“Hitting the Juul” has become a common phrase as high schoolers and college students increasingly turn to Juul as a “cool” form of e‑smoking.
Juul is a brand of e‑cigarettes that delivers an aerosol mix of chemicals, nicotine, and flavoring to the user, according to the American Cancer Society. One Juul can contain as much nicotine as an entire pack of cigarettes.
Senior Haley Hauprich has set out to criticize that, opening a Facebook page against using Juul products.
“It’s gotten very popular with college students especially,” Hauprich said. “It’s a very big pop culture thing.”
She was inspired to begin the page after seeing her friends using Juul.
“I thought, ‘This is so dumb. Why are people doing this?’” Hauprich said.
The Facebook page, called Anti-Juul Coalition, is mostly devoted to memes and is not particularly serious.
While Hauprich said she’s not trying to start a campaign, she would like to see people’s opinion about juuling change.
“I would love to see people not using it,” she said. “Getting a nicotine addiction just for the sake of being cool is not a very good idea.”
Senior Mark Compton, another leader of the Anti-Juul Coalition, said that he believes that Juul is good when used for the purpose it was created for.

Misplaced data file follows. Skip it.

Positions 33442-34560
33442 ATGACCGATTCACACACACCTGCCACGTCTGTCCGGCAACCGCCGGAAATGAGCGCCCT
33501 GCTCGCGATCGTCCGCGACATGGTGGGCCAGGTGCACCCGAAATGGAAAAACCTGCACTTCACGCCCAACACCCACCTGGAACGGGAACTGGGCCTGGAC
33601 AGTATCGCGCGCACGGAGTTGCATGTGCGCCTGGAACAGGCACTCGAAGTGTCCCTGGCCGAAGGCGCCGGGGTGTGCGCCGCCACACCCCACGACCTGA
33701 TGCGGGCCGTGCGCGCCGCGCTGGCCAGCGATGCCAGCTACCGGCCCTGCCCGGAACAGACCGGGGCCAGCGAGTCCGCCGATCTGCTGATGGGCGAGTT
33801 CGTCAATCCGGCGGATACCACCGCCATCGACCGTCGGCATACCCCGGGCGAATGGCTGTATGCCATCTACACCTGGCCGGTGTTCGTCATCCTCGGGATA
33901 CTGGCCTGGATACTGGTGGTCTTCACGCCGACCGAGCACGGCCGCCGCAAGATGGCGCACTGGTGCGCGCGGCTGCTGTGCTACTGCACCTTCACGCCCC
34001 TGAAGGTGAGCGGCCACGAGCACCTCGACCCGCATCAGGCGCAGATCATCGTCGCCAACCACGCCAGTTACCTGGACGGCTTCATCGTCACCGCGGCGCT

“I don’t dislike Juul,” he said. “I think that if you’re trying to quit smoking, they’re fantastic. I don’t think that you should buy one if you don’t smoke, because I’ve seen a lot of people that didn’t have a nicotine addiction develop one from a Juul.”
Senior James Burke, a Juul user, said that he turned to Juul because it was a healthier alternative to cigarettes.
“When I got to campus as a freshman, I was a social smoker for a little bit,” he said. “Then I realized quickly that that wasn’t healthy for me. A lot of tobacco products tend to be expensive, so I wanted something that I could use more frequently, that wasn’t as physically dangerous, didn’t make me smell bad, didn’t make the other people around me feel uncomfortable, and that was more cost effective.”
The answer, for Burke, was found in Juul, which he said is cheaper and healthier than cigarettes. Juul, Burke explained, costs only around $4 a pod, which is equivalent to a $10-$12 pack of cigarettes. In addition, he has read many of the recent studies on Juul that have come out over the past few years.
“The general consensus is that it is healthier for you than other tobacco products,” he said.
Addiction has not proved to be a problem for him, he said.
“I don’t really use it when I go home on breaks, and I haven’t had any withdrawal symptoms or cravings for it, so I think that addiction is really a more personal thing. Some people struggle with addiction more or less than others,” he said.
When asked if he was concerned that Juul would be used by teenagers who have not smoked, creating nicotine addictions, he replied in the negative. To Burke, the teenagers that use Juul are the same ones that would try cigarettes. The teenagers who try Juul are those who would try anything that was frowned upon, including cigarettes if Juul was not available.
“If you look at, over the past five decades, high schoolers have been smoking cigarettes, like they always have been,” he said. “It’s one of those things that’s going to happen, and it’s not a good thing, but that’s the reality of it that young people are going to try those things. I don’t think it really changes much.”